When Syrian refugees first arrived in Egypt, they were welcomed as brothers and sisters who, just like their hosts, sought freedom from an oppressive regime. Syrian nationals were given visa-free entry, access to public healthcare, and the ability to send their children to school—rights not available to the longstanding Sudanese and Somali refugee populations in Egypt.
The U.N. Refugee Agency (UNHCR) has registered 105,000 Syrian refugees in Egypt, but some estimates suggest that the number is closer to 300,000. The neighborhood of October 6, once a temporary home for many Iraqi refugees, quickly came to be known as “Little Damascus,” and featured traditional Syrian restaurants and sweets shops.
But that initial camaraderie gradually faded. The Syrian refugee community found itself caught in the middle of internal political battles as many Egyptians came to perceive Syrians as supporters of the Muslim Brotherhood.
On June 15, then-President Mohamed Morsi took part in a mass demonstration to show solidarity with Syria’s opposition in an attempt to rally the support of his Islamist allies and bolster his unpopular presidency. He shared the podium with hardline Sunni clerics who called for holy war in Syria. For many Egyptians, this was a moment when the Syrian refugee community and the Morsi presidency fused together in their consciousness as a single radical Islamist force. “The Syrians were used as a political pawn,” Zeinab, a Syrian community organizer in Cairo told The Guardian. “What that speech did was side thousands of Syrians inside Egypt with one faction against another. We were mortified.”
The refugee community quickly became a scapegoat for Morsi’s opponents. After the July military coup, the new Egyptian government and its supporters began to claim that Egypt’s internal divisions were a foreign import from Syria. Some television channels suggested that pro-Morsi sit-ins were packed with Syrians. (Syrian activists suggest that charities providing housing to the poorest refugees forced them to attend these sit-ins.) Days after Morsi’s ouster, men armed with clubs and knives stormed a charity for Syrian refugees. Syrians were also blamed for taking already-scarce jobs from Egyptian citizens. Human rights groups had previously raised concerns about xenophobic and racist harassment and violence in Egypt against refugees and migrants from elsewhere in Africa, but the targeting of Syrians was new.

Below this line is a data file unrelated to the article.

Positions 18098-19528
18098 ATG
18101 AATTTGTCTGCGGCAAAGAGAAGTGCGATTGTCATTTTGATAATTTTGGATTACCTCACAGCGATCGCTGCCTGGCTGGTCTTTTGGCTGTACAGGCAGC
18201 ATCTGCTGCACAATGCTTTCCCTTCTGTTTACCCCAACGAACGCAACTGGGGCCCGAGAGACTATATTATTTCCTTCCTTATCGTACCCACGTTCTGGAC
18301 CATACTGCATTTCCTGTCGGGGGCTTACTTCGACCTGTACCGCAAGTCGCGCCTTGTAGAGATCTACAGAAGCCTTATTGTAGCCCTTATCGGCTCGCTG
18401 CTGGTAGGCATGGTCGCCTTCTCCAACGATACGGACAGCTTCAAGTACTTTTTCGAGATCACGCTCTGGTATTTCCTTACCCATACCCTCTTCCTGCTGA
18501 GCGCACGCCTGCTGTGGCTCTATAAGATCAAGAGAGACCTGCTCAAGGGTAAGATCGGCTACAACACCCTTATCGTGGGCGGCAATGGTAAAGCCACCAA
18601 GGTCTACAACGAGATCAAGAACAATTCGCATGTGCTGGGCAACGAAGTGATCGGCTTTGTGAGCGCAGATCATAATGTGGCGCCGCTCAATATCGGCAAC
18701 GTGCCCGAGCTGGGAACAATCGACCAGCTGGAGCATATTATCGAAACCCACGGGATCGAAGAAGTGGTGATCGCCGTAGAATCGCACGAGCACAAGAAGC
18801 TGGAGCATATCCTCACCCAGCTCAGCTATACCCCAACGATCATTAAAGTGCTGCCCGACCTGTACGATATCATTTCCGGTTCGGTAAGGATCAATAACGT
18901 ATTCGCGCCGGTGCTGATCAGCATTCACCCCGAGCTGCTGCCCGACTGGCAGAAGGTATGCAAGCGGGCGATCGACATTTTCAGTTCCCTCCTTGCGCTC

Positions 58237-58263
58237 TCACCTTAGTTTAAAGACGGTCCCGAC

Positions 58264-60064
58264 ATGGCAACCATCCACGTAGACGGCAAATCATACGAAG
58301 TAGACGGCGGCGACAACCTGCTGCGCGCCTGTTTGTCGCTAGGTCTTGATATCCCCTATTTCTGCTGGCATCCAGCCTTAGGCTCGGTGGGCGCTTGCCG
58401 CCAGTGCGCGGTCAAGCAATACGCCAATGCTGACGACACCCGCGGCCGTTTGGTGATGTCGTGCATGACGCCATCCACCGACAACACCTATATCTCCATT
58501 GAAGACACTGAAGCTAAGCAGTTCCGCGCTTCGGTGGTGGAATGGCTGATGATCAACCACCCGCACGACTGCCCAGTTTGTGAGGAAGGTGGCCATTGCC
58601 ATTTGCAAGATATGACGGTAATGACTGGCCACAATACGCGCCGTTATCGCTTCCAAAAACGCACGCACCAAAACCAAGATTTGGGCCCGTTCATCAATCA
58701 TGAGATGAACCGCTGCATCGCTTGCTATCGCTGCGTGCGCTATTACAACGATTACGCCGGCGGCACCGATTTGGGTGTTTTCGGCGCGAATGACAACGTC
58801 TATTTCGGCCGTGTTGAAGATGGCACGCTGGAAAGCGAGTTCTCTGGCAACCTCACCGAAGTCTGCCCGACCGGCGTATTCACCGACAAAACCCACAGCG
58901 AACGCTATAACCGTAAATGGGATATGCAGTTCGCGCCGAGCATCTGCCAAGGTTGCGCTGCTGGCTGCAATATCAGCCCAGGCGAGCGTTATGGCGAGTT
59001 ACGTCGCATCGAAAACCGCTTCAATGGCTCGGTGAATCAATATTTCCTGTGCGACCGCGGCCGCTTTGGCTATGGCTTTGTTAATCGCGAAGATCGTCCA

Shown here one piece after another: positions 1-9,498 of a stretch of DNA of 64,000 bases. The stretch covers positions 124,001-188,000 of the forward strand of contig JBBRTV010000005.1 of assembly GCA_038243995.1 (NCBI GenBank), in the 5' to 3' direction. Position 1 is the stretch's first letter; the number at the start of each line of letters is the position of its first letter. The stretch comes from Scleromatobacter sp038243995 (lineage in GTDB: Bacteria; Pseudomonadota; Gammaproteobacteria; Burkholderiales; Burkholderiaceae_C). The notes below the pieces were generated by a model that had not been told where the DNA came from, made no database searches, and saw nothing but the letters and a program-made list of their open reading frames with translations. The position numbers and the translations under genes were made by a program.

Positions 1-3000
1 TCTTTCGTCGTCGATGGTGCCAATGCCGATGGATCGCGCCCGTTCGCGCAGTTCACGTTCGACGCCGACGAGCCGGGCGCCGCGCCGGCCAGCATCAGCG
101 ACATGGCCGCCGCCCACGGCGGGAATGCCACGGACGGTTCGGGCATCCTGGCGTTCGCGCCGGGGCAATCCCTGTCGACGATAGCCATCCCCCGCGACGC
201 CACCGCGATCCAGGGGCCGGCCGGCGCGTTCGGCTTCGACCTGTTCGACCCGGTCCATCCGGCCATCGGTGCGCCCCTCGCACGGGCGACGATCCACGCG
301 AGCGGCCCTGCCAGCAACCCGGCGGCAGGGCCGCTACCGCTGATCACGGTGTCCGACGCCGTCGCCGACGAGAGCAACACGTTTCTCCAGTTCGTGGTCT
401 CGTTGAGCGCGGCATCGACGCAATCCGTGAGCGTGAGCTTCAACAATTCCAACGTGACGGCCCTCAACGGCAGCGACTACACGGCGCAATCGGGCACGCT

UNHCR has described the Syrian crisis as “unparalleled in recent history,” yet after its initial welcome, Egypt tightened its border in an effort to keep refugees out. Only five days after the Egyptian coup, the military-backed government began requiring pre-approved visas and security clearances for all Syrians seeking entry, and turned planes around, sending refugees not only back to Syria’s neighbors and in some cases back to Syria itself.
Now many Syrian refugees in Egypt fear a dual threat: an increasingly violent anti-Syrian atmosphere spurred on by the media—in addition to facing xenophobic violence and arrest, Syrians say they have been insulted in the streets and face regular discrimination—and the ever-present threat of arbitrary arrest and deportation. UNHCR reports that 280 Syrians have been arrested in Egypt since early July, but other reports indicate that more than 500 have been arrested in Cairo and Alexandria, with likely hundreds more going unreported outside the two major cities. At least 58 Syrians have been deported, and some of these have faced a refugee’s worst fear—deportation to the country from which they fled.
As a result of increased harassment and restriction of rights, many Syrians feel compelled to move on in search of protection elsewhere. Those who can afford it have flown to Jordan, Lebanon, and Turkey—nations already straining to absorb the flow of refugees coming across the border directly from Syria. Cairo airport officials report that Syrians are leaving at a rate of about 100 per day since early July. Many of those who can’t afford the flight have opted for the dangerous and illegal journey by boat to Italy. The UNHCR reported that 3,300 Syrians have arrived in Italy by boat over the past 40 days, with the majority coming from Egypt, and reports of deaths during the crossing are common.
On Wednesday, UNHCR announced that the Egyptian Ministry of Education has confirmed it will allow Syrian children the same access to education as Egyptian children. While this is one positive step, Egypt needs to take many more. The United States can help protect Syrian refugees in Egypt by urging the Egyptian government to:
- Allow Syrians seeking international protection to enter the country.
- Cease police harassment, detention and deportation of Syrian refugees.
- Publicly challenge the current rhetoric blaming Syrian refugees for Egypt’s social challenges and political divisions.
- Investigate xenophobic attacks on Syrian refugees and hold perpetrators accountable.